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The Crime We All Commit Against Our Health and Wellbeing

We all have natural tendencies to repeat what is familiar. It feels safe and comfortable. However ways of responding that were successful yesterday can become outdated in the blink of an eye. Pay attention to the warning signs that you are becoming irrelevant and change your approach.

And that is the crime we all commit.

Behavior patterns that worked in the past are often not examined and can thwart your career and success. Patterns can be destructive because they are invisible. They inform your responses to people and events without you even realizing it.

At an offsite I facilitated there was a great deal of initial defending, explaining and justifying why the sales numbers were down. Finally Tom closed his computer and said he forgot he had another meeting across town and would check in later.

There were muffled grumbles from the rest of the team. “There he goes again. Out of here just when we have to discuss tough stuff. What a jerk!”

After the meeting the head of sales told me they were ready to let Tom go. While his sales numbers were super he was never able to stay and sort out problems with the rest of the team. It was frustrating.

Tom is a perfect example of an avoider. He drives his colleagues crazy because he is aware of issues yet won’t talk about them. He is the “gotta go guy” and as soon as tension shows up he finds an excuse to leave.

I put a plan into action to give Tom the opportunity to see if he could transform this old, ingrained behavior pattern into something more useful, more health inducing. I gave him the way OUT: to observe his behavior, understand where and why it developed and then to do some heavy lifting to transform to a more positive way of responding.

Initially Tom was wary of change and made tons of excuses, rather than face the underlying fear that always hit him like a tsunami, when conflict showed up. Once he was able to sort through his conflicting emotions around being judged there was that light at the end of the tunnel.

Tom was locked in a repetitive reaction that started as a kid when his big, burly father would always tell him he was never good enough. Rather than talk with his dad he was out of there as fast as possible.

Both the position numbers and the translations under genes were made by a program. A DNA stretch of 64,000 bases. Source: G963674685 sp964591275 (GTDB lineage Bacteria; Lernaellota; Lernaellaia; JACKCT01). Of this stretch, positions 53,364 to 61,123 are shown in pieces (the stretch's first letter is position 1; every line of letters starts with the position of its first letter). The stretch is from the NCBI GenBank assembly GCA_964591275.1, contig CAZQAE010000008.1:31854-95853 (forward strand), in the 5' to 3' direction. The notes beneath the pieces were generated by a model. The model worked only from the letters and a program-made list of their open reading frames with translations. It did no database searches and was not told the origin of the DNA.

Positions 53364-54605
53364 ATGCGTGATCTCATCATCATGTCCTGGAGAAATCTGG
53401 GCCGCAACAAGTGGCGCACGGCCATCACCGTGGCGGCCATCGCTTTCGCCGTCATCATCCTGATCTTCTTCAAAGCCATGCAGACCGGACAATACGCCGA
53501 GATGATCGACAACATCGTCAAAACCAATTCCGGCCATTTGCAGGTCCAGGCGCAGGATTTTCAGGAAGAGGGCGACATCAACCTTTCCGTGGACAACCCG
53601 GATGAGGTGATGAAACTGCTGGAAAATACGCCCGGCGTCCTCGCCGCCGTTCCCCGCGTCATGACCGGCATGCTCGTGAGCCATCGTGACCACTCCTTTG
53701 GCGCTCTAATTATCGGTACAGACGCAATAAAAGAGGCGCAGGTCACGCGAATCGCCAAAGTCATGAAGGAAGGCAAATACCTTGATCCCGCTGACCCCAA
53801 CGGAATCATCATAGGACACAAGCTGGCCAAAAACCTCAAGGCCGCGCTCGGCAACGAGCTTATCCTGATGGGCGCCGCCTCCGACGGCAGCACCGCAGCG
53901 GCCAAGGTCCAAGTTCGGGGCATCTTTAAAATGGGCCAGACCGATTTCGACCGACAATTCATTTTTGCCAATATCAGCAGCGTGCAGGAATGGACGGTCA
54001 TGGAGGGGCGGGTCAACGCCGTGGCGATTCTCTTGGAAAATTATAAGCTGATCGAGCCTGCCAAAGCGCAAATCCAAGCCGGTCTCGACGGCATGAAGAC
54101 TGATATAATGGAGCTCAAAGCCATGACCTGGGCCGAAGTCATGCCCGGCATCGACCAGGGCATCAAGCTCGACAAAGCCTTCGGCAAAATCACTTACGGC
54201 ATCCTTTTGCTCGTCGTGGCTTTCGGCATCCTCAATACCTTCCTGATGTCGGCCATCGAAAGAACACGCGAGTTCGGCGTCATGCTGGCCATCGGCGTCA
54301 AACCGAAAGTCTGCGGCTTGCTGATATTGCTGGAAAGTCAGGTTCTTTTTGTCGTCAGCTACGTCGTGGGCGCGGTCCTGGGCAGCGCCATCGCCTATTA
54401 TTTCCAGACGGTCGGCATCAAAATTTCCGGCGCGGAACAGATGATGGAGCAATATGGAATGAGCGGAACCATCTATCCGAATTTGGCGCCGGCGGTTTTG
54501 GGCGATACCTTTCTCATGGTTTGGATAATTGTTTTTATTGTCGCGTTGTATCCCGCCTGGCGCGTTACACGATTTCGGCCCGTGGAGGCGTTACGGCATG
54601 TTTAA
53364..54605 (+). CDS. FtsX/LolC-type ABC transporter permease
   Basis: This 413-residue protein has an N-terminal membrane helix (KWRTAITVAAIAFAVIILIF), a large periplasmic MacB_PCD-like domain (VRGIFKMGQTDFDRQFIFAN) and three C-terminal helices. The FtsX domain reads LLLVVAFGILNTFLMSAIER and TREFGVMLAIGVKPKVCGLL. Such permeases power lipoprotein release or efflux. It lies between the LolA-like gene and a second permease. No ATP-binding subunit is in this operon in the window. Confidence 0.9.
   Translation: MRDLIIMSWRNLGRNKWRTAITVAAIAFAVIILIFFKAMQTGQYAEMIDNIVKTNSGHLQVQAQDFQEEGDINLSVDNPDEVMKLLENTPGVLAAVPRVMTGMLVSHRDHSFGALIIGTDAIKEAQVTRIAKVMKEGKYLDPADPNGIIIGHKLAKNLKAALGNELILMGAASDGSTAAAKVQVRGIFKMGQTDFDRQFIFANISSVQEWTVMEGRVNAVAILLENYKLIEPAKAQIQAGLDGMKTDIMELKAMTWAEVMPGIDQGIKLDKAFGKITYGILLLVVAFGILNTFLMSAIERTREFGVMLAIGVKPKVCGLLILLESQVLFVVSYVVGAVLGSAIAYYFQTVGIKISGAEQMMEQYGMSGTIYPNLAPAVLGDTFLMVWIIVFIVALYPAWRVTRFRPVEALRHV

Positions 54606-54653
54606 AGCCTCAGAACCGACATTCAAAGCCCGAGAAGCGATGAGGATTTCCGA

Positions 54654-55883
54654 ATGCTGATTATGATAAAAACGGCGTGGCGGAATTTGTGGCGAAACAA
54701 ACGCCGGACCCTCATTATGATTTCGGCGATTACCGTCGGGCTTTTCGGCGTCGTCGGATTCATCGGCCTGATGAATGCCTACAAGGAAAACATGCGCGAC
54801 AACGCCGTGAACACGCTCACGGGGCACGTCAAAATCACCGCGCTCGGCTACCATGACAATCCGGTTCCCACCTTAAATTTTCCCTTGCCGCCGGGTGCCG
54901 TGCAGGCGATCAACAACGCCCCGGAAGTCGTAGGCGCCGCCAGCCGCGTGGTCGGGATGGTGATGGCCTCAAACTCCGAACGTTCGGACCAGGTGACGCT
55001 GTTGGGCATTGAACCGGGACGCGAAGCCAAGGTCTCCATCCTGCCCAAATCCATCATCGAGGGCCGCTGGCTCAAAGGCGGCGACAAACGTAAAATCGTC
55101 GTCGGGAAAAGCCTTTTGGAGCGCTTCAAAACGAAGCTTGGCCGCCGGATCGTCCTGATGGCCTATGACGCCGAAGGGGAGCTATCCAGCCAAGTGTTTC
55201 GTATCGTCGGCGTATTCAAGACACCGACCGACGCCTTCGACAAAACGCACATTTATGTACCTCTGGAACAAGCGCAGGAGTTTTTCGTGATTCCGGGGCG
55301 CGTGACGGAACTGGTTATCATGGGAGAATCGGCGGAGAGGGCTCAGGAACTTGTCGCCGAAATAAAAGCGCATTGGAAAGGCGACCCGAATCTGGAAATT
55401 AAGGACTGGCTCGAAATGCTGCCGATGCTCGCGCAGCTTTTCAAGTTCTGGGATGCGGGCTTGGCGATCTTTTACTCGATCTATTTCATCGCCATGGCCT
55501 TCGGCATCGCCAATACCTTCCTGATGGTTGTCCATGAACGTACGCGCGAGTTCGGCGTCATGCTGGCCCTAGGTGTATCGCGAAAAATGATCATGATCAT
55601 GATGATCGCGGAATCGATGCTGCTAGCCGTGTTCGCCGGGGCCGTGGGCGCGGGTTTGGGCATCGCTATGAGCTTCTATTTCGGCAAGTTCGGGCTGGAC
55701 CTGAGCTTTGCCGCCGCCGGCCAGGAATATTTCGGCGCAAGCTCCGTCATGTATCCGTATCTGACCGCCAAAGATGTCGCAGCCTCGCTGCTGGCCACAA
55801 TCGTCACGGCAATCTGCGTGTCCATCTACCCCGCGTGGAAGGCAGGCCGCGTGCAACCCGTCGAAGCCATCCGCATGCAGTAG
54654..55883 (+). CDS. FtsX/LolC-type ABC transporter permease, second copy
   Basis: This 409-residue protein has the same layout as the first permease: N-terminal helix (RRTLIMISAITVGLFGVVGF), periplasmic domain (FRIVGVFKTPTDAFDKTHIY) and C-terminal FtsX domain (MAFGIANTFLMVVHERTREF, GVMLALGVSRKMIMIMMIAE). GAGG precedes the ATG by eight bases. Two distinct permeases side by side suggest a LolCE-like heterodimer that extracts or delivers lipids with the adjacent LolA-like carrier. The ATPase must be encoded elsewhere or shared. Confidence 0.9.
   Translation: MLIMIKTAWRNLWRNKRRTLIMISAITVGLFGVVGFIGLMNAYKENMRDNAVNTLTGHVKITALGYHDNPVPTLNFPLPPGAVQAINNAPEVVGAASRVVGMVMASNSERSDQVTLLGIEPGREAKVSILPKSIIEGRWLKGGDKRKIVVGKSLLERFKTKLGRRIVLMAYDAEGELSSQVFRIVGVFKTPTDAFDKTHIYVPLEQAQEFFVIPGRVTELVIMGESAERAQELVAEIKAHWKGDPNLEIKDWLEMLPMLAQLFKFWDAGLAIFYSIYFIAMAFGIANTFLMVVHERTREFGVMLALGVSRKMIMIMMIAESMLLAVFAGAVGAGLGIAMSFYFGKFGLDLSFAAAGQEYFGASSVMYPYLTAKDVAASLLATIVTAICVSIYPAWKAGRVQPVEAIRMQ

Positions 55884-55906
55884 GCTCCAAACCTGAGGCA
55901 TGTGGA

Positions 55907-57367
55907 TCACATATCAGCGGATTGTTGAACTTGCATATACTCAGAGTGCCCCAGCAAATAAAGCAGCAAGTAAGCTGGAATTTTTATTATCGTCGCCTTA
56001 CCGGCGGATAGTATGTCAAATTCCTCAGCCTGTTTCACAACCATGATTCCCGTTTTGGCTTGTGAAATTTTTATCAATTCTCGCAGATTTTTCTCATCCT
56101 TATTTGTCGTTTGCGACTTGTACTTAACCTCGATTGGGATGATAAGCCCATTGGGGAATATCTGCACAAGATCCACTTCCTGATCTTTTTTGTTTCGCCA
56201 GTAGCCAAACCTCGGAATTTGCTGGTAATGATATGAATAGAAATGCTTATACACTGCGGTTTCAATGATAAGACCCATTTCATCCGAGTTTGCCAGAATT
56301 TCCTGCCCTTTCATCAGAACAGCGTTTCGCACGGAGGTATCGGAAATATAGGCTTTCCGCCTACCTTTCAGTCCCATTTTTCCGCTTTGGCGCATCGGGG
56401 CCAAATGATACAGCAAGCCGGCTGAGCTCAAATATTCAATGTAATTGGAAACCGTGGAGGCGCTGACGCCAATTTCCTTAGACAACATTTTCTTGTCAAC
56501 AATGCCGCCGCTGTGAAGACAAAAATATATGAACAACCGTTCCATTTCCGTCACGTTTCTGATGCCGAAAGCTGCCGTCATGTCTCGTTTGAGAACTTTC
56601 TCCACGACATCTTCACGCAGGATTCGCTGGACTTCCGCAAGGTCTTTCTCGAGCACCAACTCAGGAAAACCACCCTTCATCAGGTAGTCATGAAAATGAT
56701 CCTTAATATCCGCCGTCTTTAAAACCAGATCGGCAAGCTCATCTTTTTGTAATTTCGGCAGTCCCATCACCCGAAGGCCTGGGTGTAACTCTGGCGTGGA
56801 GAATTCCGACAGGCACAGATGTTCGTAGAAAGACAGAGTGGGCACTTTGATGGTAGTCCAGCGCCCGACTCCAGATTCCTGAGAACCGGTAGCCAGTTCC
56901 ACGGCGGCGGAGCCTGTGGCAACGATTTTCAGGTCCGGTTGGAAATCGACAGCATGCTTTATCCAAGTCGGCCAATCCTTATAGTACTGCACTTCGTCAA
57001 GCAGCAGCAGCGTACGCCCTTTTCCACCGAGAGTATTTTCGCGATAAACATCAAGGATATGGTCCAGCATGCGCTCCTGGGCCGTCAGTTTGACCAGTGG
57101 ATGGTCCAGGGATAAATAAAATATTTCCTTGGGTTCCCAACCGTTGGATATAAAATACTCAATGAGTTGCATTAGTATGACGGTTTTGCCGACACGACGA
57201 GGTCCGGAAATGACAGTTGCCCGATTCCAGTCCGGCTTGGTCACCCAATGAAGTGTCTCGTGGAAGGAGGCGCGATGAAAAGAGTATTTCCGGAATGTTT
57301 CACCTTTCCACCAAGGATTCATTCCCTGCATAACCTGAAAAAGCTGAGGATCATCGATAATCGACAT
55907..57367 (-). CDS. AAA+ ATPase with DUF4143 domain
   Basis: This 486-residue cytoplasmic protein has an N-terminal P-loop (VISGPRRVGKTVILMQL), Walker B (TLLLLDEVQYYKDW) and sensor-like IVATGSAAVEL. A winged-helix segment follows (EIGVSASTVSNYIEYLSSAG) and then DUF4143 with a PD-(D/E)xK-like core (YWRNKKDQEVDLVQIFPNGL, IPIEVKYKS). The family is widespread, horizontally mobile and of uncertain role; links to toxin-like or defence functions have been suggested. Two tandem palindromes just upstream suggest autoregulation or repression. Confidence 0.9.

Now he was ready to take the healthy approach to conflict and transform from an avoider to an initiator. Initiators take charge. They show resourcefulness and endurance and are willing to take on challenges directly.

All the pent-up energy that had formerly been directed into a fear of being judged was freed up to fuel the initiator’s activities as a positive collaborator.

 

Tom saved his career.

He started a “crime investigation lab” at his company so others could have access to the information that got him out of robot responding. He encouraged everyone to take the pattern aware quiz to figure out which personal patterns stood in the way of ultimate success.

Once you find which specific patterns define your behavior, you can understand how they arose and then take actions to transform them. Health, well-being, fun and success all involve going off autopilot and redesigning how you respond to the world.

 

These annoying and habitual patterns show up everywhere.

If you have developed a pattern of talking and not listening, it will show up. If you become uncomfortable with conflict and can’t wait to get away from someone who is arguing with you it will show up at work and at home. If you always smile and say “yes” even when you mean “no”, it will haunt you in all relationships. If you always have to be the best and see the world only through the eyes of competition it will exhaust you.

Becoming pattern aware is an important skill of emotionally and socially intelligent people. Your ability to discern patterns shortens the amount of time you have to spend resolving conflicts, keeps your blood from boiling when you feel ignored, and gives you the opportunity to respond effectively and authentically, to take ownership to shape and reshape your life.

 

Originally published at Inc

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Vaclav Berka